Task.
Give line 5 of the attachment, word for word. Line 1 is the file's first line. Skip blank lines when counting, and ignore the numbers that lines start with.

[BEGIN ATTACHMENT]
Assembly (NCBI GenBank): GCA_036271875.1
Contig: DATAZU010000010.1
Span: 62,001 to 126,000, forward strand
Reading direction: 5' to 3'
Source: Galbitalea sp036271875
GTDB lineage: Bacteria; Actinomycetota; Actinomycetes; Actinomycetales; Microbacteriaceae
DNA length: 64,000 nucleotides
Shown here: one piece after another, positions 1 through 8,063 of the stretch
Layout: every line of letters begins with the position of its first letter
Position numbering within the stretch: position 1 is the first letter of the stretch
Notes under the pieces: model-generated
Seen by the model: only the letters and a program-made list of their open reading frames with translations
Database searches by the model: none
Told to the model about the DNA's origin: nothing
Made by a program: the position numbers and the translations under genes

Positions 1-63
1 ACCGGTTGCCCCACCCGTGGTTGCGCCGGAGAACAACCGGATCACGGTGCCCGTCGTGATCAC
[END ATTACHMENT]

Source: Galbitalea sp036271875